Working Around RibbonWindow Dimensions Issues When Targeting .NET 3.5

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Working Around RibbonWindow Dimensions Issues When Targeting .NET 3.5

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For those targeting .NET 3.5, you will notice that RibbonWindow’s Height, Width, Left, and Top properties are a little funky and can be misreported.  This article explains why RibbonWindow on .NET 3.5 has these issues, how the issues manifest, and how to work around them.  .NET 4.0 has no known issues with respect to RibbonWindow dimensions.  Window dimensions are a fragile area and trying to fix this at the RibbonWindow level leads to side effects, so our recommendation is to target .NET 4.0 for Ribbon apps or else use the simple workarounds described in this article.


Why RibbonWindow reports dimensions inconsistently for .NET 3.5

RibbonWindow derives from Window.  In .NET 3.5, there was an assumption that dimensions would be consistent for all native window instances of a given native style.  This was fine for normal WPF Windows but is invalid for windows like RibbonWindow that use WindowChrome because these windows do not have the same margins between the client and non-client RECTs:

Due to this assumption, RibbonWindow.Left/Height/Width/Height get reported incorrectly and have side effects when set programmatically:

In this screenshot, ActualWidth/ActualHeight/EffectiveLeft/EffectiveTop show the correct dimensions of the RibbonWindow.  Width/Height/Left/Top are reported incorrectly.  So where do these deltas in value come from?  Simple: they are the differences between the client RECT and the window RECT for a normal native window of a given native style (the gray shaded area in the first picture).

These exact dimensions can be determined from SystemParamaters2.WindowNonClientFrameThickness.  In the screen capture, we are running under the “Classic” theme, which reports the Thickness 5, 29, 5, 5 (left, top, right, bottom) for WindowNonClientFrameThickness.  RibbonWindow.Width is reported 10 pixels too large because it assumes it should add the system default 5 pixels for the left non-client edge and 5 pixels for the right non-client edge, when in reality RibbonWindow’s non-client frame has Thickness 0,0,0,0.  If you look at the other dimensions here and then at SystemParameters2.WindowNonClientFrameThickness for the system defaults, it makes sense why these dimension parameters are reported the way they are for RibbonWindow on .NET 3.5.

.NET 4.0 calls GetWindowRect for the real HWND instead of some system default, and thus reports and sets Height/Width/Left/Top correctly.


Getting the effective RibbonWindow dimensions 

For RibbonWindow on .NET 3.5, use ActualWidth and ActualHeight to read the width and height values of the RibbonWindow.  These values come from UIElement.RenderSize, so RibbonWindow’s abnormal lack of non-client frame does not matter.

For reading left and top values, calculate the EffectiveLeft and EffectiveTop values.  These were shipped as APIs in Ribbon RTM (July 2010), but have been removed from the Ribbon October 2010 update based on feedback.  We want folks to eventually move to .NET 4.0 and beyond to take advantage of fixes for issues like this.  For those still targeting .NET 3.5, it only takes a few lines of code to add EffectiveLeft and EffectiveTop properties to your window class.  The attached sample project contains code for this, but in essence you just need to add WindowNonClientFrameThickness.Left to RibbonWindow.Left and add WindowNonClientFrameThickness.Top to RibbonWindow.Top when reporting Left and Top dimensions, respectively.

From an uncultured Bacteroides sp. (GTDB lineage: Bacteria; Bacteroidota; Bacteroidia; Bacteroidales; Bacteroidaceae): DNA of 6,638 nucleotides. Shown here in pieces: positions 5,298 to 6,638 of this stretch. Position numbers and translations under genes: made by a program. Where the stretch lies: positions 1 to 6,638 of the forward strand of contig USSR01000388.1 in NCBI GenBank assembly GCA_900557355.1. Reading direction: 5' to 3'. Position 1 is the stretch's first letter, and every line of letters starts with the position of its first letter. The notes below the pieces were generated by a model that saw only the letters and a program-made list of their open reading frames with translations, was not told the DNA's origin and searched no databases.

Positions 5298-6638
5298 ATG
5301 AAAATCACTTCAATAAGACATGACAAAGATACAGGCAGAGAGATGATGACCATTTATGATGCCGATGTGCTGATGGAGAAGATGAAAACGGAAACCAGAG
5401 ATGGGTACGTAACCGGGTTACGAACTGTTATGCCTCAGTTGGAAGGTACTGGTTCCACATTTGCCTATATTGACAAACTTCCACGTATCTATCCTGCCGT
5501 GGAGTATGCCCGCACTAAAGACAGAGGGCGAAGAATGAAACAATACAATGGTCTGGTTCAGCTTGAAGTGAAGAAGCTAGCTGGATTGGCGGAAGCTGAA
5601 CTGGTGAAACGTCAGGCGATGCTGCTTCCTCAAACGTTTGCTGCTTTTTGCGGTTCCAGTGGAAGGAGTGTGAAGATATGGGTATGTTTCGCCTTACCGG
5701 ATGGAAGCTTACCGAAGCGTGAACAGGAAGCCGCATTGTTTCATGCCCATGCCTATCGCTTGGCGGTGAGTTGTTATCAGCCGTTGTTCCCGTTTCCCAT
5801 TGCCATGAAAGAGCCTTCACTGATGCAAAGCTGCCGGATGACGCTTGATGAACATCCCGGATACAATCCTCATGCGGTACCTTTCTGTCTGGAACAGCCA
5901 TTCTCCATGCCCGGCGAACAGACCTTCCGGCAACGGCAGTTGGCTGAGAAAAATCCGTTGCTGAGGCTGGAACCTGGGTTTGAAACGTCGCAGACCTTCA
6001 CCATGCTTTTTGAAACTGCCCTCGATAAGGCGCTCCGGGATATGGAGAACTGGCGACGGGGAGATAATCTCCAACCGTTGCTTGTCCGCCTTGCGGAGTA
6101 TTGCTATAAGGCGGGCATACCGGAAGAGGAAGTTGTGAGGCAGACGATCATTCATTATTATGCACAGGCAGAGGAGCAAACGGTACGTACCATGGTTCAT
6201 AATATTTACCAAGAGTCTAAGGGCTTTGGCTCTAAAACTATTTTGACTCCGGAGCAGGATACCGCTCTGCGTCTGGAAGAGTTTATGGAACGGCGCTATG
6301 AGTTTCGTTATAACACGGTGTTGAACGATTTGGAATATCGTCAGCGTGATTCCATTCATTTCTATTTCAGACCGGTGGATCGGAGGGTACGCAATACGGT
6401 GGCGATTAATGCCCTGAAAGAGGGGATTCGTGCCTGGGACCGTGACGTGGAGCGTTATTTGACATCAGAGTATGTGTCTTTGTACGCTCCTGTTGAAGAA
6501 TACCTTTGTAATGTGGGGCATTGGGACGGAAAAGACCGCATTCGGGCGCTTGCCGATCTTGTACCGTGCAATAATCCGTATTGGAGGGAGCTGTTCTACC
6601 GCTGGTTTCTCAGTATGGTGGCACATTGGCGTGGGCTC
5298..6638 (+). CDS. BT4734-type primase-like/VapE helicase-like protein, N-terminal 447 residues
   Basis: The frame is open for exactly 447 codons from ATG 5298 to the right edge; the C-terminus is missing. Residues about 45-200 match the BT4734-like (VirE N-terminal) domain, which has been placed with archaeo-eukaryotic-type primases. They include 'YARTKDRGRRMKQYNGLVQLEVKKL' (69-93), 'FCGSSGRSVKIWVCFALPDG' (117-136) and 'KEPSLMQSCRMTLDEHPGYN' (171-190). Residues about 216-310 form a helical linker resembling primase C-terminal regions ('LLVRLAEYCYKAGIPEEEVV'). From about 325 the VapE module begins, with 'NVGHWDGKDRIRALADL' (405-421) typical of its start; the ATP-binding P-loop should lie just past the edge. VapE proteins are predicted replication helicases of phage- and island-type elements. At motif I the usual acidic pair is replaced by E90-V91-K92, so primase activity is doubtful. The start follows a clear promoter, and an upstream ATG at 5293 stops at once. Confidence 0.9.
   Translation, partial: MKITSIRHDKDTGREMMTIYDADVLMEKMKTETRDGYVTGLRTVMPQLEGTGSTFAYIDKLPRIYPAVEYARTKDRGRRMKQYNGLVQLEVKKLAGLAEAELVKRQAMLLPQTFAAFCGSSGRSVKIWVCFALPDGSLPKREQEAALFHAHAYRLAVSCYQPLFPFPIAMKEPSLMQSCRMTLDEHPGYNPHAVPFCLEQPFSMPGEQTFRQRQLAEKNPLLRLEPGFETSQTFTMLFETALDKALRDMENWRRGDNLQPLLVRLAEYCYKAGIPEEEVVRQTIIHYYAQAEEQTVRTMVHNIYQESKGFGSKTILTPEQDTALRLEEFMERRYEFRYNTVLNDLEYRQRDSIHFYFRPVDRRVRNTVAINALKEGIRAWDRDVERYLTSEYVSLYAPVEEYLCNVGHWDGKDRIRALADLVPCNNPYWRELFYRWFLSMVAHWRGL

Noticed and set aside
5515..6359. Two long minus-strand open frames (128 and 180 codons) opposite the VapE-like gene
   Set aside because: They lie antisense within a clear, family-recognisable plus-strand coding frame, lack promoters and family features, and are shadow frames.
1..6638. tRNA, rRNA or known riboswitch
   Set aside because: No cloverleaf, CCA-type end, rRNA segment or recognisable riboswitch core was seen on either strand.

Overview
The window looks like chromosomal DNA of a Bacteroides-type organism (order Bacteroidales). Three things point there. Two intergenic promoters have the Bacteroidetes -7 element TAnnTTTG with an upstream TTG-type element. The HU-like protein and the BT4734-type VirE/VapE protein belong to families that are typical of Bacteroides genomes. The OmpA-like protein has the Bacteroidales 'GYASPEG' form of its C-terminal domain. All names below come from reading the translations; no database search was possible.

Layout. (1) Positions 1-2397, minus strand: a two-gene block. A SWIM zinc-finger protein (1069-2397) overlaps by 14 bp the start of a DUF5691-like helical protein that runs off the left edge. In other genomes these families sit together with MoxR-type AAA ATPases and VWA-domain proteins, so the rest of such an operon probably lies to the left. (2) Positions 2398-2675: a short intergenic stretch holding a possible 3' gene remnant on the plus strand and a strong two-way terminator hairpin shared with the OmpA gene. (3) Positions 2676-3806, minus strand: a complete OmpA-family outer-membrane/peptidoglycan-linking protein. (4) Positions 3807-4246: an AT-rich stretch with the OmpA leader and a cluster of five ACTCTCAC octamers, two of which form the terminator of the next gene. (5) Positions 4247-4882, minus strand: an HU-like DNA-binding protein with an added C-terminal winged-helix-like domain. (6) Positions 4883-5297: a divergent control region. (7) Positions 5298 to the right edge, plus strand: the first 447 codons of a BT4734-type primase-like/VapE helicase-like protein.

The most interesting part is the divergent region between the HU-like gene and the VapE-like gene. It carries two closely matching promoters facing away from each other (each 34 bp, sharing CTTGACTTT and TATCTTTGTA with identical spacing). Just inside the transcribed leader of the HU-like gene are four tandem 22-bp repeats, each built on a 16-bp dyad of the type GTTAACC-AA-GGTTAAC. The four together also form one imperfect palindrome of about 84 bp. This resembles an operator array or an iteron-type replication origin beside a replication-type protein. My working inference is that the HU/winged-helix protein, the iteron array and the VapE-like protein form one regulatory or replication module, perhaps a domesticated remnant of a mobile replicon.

Setting RibbonWindow dimensions programmatically 

To effectively set RibbonWindow dimensions, we need to use interop.  If you try to set dimension properties directly then you will see weird side effects.  For example, setting RibbonWindow.Width will make RibbonWindow.Height grow programmatically on .NET 3.5.  As another manifestation, setting RibbonWindow.Left will shrink RibbonWindow.Top by a few pixels.  Here again, the degree of transformation comes from SystemParameters2.WindowNonClientFrameThickness due to assumptions about the non-client frame.

It’s actually quite easy to work around this, but we need to use a few lines of interop.  SetWindowPos is the Win32 function we need to programmatically set both position and size of our RibbonWindow.  When setting width or height, first set the properties directly and then call SetWindowPos with the resultant values:

    // set height to 400

    this.Height = 400;

    IntPtr hwnd = new WindowInteropHelper(this).Handle;

    NativeMethods.SetWindowPos(hwnd, IntPtr.Zero, (int)this.EffectiveLeft, (int)this.EffectiveTop, (int)this.Width, (int)this.Height, SWP.NOZORDER | SWP.NOACTIVATE);

When setting left or top, just call SetWindowPos directly:

    // set left to 300

    IntPtr hwnd = new WindowInteropHelper(this).Handle;

    NativeMethods.SetWindowPos(hwnd, IntPtr.Zero, 300, (int)this.EffectiveTop, (int)Width, (int)Height, SWP.NOZORDER | SWP.NOACTIVATE);

Note that with these changes, RibbonWindow.Width and .Height are reported the same as .ActualWidth and .ActualHeight.  This code (and some test code to drive it) is contained in the attached sample project.